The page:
Freedom and Rightness

I moved Sky yesterday. It was stressful. It was worth it. Sky moved from an uppity stable where she was relegated to her stall 16 hours a day and a muddy paddock the other 8 to a warm facility where she has a pasture of her own morning till dusk and a stall the rest of the time. The monthly board is the same at each facility. It’s not perfect, but sometimes imperfect situations feel like something elevated beyond perfection. That’s called art, or beauty or rightness.

Turn up your volume and watch this video of Sky finding her way around her new digs this morning. She’s calling as if looking for reassurance or just excited and overwhelmed by the space. Like, “Is this for real? What should I do?” The space appears to be amazing her. Isn’t that how horses should live? I could have watched her all morning.

 

She has been cooped up for awhile. We all can get to feeling that way, in physical or psychological ways. Recently our country, our home the United States, has been experiencing growing pains which are related to the flexing out and maturity of freedom. After all we live in a young State, only 241 years old.

Freedom can be misleading because no one can have total freedom without hurting themselves or others. If Sky had total freedom she’d be in the next county but would probably be terrified and run through barbed wire fences or who knows what. Human freedoms are necessarily bordered off from the needs of others. We protect what we love and prevent what we don’t love from entering into our space.

A situation that embodies “rightness”, like Sky’s new living arrangements is, I think, the closest thing to freedom. Fences are present and so are spacious liberties. No one and nothing is neglected. Events pass organically, not controlled by superficial limitations and manufactured expectations.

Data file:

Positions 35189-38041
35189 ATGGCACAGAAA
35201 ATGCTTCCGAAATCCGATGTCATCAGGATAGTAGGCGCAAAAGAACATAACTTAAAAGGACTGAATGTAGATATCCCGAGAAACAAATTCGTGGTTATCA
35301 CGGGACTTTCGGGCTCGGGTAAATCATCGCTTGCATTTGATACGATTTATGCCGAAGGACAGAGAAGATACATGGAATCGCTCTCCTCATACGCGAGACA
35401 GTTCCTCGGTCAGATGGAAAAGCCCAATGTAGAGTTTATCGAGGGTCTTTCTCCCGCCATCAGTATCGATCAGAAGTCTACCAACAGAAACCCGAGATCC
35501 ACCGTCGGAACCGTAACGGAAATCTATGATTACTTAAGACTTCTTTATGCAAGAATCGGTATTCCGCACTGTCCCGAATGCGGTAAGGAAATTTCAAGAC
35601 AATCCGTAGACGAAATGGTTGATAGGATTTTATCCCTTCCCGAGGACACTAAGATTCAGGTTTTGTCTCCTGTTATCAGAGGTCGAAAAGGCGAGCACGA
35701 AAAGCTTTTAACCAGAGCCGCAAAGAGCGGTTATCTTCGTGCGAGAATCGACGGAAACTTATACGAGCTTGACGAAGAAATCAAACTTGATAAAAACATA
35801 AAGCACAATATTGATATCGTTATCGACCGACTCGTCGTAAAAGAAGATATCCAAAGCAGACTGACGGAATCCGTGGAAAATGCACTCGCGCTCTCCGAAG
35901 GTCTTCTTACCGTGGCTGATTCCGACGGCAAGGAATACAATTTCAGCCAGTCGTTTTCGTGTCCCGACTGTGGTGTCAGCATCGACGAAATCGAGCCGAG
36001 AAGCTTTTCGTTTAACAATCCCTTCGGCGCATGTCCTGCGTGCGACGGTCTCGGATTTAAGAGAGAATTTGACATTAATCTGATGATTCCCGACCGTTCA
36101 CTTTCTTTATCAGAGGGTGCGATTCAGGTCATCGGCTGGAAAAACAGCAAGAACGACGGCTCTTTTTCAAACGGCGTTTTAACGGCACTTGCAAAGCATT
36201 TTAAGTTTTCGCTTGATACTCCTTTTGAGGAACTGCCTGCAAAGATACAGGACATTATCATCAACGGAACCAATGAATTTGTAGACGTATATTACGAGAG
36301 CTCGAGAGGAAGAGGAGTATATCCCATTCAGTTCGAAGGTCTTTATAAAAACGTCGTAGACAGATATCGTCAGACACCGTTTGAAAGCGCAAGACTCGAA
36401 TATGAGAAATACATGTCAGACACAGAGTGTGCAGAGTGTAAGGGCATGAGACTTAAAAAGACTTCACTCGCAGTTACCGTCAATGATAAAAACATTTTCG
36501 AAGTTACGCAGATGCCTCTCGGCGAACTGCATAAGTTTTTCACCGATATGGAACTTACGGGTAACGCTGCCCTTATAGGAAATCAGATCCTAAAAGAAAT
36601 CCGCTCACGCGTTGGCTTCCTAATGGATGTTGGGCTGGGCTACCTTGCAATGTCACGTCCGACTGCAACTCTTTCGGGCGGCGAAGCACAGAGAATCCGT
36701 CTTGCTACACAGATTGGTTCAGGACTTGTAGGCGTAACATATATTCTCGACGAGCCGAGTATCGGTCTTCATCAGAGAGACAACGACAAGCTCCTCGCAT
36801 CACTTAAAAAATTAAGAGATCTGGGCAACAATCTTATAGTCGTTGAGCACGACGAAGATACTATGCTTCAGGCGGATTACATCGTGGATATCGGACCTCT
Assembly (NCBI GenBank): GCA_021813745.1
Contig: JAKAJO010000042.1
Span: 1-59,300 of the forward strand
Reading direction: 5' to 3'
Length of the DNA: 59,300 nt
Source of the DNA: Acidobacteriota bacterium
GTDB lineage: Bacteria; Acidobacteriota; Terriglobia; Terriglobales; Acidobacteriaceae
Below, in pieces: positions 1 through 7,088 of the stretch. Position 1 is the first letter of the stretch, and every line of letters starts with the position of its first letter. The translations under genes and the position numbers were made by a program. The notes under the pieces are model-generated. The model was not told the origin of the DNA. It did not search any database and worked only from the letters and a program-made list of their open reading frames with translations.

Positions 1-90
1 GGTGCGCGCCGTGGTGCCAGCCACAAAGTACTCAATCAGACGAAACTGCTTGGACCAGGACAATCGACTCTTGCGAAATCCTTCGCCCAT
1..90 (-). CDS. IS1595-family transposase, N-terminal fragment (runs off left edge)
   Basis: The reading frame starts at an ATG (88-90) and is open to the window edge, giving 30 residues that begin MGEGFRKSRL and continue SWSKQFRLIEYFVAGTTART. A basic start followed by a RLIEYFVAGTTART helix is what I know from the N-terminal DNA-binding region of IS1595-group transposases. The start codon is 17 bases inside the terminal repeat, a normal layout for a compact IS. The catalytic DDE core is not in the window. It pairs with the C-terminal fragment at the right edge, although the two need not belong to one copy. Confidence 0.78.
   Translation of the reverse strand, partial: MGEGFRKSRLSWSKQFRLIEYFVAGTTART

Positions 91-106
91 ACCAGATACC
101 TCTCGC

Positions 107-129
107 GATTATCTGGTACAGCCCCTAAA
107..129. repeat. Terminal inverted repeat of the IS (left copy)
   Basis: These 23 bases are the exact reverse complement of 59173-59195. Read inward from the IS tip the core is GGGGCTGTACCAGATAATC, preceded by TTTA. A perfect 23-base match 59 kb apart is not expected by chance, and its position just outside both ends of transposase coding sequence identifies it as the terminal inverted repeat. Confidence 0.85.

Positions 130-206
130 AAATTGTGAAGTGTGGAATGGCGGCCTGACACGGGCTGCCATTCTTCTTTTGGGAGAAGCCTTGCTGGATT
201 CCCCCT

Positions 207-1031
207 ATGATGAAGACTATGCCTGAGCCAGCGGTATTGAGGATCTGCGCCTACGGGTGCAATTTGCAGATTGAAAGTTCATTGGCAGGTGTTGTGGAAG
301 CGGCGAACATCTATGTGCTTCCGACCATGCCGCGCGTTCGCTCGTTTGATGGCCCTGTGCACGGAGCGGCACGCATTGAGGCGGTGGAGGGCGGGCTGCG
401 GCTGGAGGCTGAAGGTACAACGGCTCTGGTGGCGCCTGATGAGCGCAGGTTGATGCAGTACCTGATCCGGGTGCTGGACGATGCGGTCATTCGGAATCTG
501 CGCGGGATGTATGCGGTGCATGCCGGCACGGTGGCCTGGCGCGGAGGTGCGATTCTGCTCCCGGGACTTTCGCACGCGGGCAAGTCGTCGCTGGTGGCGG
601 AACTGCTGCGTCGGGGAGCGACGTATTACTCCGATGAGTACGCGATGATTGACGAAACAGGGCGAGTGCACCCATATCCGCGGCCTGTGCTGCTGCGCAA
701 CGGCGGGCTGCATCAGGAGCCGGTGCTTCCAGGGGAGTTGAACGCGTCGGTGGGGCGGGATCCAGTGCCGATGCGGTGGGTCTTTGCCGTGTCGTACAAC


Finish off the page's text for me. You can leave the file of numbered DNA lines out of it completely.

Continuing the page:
The notion of rightness contrasts starkly with “righteousness”. Righteousness is a generated pride that does not actually permit freedom. To do so threatens righteousness’s perceived territory. Righteousness perceives territory as entirely it’s own, not belonging to any others. Sadly this is in direct contradiction with freedom, which above all makes space for everyone. Currently in our country we have an excess of righteousness on both sides of the fence. We are running ourselves into a situation not unlike Sky’s previous stable: small spaces, muddy paddocks, pastures grazed down to the dirt. Instead of asking how we can rearrange the political environment we’re just trying to tighten pressure on the public.

By now I hope you see that I value safe surroundings. For Sky, I wouldn’t allow her to be enclosed by barbed wire for example. But I believe her new pasture on a hill will help her build strength and confidence on uneven ground. In a similar way, freedom shouldn’t be upheld with a threat of pain or punishment, but should have the footings of reality and sometimes, a challenge.

Here she is again, my girl Sky. She really loves that grass. I’m off to pull her off of it in a bit, though, because she’s still getting accustomed to it after a weaning period on only hay. As most horse people know, there can be too much of a good thing.

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